February 27, 2023
Last month, we sadly had to say goodbye to Berlin, the oldest polar bear in captivity in the United States (and a Kansas City Zoo resident). The average life expectancy of a polar bear is 30, and many don’t make it past their 18th birthday in the wild, so Berlin’s passing at 33 means that she had a much longer life than most of her bear friends.
February 27 is International Polar Bear Day. In celebration of this day (and in remembrance of Berlin), let’s talk a little bit about this beautiful, yet threatened, species. To start with, polar bears are big…really big. A male can weigh as much as 1,700 pounds and reach a height of 10 feet when standing on its hind legs! They are the biggest four-legged predator in the world. And yet they start off so tiny, weighing only 1.5 pounds at birth. Most polar bears are born as twins, which is good considering that three out of four cubs don’t make it to their third birthday.
And did you know that the skin of a polar bear is not white, but jet black? Their fur is also translucent and only appears white because it is reflecting visible light.
They are phenomenal swimmers, using their huge forepaws as paddles and their hind paws as rudders. In fact, polar bears are considered marine mammals because they depend on the ocean for their food and habitat, spending most of their lives on the Arctic ice. This is why the loss of that ice due to climate change has helped land the polar bear on the Endangered Species List. As the ice goes, so does the bear.
So how can we help to save our polar friends? Remember: knowledge is power. The more we know about these great animals, the more we can do to save them. So on this International Polar Bear Day, here are some things we can do to help:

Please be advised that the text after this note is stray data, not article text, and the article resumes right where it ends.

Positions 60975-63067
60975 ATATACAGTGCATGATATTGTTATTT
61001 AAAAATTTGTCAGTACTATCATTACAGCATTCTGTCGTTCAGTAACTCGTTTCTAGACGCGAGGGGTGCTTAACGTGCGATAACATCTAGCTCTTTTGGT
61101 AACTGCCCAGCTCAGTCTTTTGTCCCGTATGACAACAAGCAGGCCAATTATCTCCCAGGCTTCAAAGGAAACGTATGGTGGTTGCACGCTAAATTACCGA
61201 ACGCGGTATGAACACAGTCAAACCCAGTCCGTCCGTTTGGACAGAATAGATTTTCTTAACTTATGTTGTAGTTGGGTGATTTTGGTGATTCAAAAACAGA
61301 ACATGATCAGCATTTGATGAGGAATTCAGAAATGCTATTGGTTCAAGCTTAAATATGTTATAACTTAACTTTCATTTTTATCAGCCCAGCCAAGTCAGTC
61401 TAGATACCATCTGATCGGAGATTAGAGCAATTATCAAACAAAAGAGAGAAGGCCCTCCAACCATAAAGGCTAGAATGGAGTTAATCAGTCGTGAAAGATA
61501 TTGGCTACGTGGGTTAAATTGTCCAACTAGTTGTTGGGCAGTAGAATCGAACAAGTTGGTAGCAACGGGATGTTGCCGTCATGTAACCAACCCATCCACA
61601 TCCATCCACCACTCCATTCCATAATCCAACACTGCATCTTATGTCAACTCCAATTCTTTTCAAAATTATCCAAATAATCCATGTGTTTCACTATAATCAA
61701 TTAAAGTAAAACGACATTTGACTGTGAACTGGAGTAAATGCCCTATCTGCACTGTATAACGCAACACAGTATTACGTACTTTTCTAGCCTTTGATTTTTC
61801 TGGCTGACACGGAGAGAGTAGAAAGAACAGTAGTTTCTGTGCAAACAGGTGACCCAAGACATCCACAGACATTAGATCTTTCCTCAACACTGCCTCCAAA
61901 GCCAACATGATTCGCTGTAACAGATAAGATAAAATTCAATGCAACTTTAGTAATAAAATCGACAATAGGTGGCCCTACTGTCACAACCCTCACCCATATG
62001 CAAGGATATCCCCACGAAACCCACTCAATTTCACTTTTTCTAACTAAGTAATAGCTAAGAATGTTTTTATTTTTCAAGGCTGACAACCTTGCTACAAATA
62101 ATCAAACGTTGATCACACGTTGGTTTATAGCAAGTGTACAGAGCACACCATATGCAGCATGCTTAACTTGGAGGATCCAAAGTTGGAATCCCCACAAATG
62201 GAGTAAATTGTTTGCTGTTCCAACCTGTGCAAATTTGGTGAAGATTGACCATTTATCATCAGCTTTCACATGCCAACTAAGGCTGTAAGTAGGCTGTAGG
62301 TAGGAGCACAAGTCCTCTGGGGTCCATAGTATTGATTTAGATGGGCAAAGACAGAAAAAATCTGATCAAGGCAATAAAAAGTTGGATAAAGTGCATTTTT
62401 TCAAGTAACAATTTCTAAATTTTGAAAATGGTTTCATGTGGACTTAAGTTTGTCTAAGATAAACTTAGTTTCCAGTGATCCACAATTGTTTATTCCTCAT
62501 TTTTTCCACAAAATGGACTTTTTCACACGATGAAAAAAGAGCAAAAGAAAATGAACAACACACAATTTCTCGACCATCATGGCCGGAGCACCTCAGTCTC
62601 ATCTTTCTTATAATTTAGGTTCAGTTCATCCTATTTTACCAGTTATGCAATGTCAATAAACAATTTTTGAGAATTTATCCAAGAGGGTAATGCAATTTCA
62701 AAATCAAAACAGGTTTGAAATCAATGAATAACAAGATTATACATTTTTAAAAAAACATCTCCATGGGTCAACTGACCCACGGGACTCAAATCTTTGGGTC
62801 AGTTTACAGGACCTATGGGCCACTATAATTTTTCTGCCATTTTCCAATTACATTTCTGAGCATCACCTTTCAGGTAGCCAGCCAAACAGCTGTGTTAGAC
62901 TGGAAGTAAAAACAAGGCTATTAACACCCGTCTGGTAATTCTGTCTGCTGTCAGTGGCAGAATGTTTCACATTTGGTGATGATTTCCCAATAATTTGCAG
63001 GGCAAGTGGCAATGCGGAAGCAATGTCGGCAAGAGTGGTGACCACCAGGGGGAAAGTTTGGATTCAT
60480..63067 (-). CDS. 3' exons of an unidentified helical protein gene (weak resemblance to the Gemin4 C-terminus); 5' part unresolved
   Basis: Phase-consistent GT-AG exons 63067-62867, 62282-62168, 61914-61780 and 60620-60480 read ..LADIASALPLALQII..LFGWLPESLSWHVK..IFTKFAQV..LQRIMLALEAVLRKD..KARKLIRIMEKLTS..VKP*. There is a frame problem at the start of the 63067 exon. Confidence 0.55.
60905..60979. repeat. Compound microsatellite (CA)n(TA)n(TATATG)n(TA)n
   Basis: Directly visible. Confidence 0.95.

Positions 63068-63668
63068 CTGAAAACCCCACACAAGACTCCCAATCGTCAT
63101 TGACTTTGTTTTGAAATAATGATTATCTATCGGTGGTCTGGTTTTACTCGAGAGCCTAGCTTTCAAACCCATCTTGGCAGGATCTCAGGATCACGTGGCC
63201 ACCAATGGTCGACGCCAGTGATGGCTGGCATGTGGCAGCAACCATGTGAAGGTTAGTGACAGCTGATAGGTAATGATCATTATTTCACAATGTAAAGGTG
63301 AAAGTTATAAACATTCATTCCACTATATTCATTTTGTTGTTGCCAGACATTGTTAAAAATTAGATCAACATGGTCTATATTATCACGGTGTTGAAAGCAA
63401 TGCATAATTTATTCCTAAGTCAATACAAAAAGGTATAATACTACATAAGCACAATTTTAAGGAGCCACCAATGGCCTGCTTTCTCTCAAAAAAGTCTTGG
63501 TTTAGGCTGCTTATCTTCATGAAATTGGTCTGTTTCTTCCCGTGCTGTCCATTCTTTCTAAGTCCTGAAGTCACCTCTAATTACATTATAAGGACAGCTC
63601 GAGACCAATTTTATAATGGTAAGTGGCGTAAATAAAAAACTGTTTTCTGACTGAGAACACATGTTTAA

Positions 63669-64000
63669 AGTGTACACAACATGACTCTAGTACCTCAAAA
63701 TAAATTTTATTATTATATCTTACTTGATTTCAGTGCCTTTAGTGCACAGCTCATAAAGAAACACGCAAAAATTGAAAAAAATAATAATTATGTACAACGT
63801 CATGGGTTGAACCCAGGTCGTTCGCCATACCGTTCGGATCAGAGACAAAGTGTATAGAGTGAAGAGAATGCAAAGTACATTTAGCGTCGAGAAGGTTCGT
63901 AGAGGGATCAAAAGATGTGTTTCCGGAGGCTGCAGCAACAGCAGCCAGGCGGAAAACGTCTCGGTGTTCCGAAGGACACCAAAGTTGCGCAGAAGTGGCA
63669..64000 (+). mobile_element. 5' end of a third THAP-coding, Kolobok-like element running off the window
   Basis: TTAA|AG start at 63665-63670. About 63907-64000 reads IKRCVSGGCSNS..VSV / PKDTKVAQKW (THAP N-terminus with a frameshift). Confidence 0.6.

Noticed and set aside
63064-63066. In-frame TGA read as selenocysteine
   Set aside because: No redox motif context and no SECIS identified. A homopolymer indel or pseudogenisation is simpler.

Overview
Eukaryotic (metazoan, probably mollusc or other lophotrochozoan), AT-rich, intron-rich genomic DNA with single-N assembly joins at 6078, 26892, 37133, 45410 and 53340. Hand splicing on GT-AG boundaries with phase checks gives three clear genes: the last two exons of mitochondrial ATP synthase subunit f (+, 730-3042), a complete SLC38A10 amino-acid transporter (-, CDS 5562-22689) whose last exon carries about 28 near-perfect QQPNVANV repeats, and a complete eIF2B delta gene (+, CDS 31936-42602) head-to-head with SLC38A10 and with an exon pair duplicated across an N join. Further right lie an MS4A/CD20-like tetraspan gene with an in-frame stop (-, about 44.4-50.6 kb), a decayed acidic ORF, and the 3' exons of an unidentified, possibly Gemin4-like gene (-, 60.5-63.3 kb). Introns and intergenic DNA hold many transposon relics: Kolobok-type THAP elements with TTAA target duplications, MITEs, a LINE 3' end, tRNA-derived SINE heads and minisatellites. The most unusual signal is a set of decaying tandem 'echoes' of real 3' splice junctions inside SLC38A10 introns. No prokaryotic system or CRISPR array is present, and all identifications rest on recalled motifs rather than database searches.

- Since the polar bear’s fate is tied up with its environment, helping to fight climate change is the first thing: recycle, drive less often, use energy efficient light bulbs, and turn off electronics when you are not using them. These are some of the easiest things to do!
- There are many charities that are devoted specifically to helping polar bears. Find one of these organizations and donate your time and/or money.
- Raise awareness. Some people still don’t know the dire straits the polar bears are in. The more people know, the more they may want to help.
And for more information, check out these great books:
- Polar Bears: A Complete Guide to Their Biology and Behavior by Andrew E. Derocher
- Polar Bears: The Natural History of a Threatened Species by Ian Stirling
- Polar Bears by Lesley A. DuTemple
- The Life Cycle of a Polar Bear by Rebecca Sjonger
- Polar Bears by Mark Newman
Let’s hope that in the future more polar bears can have a long life like Berlin.
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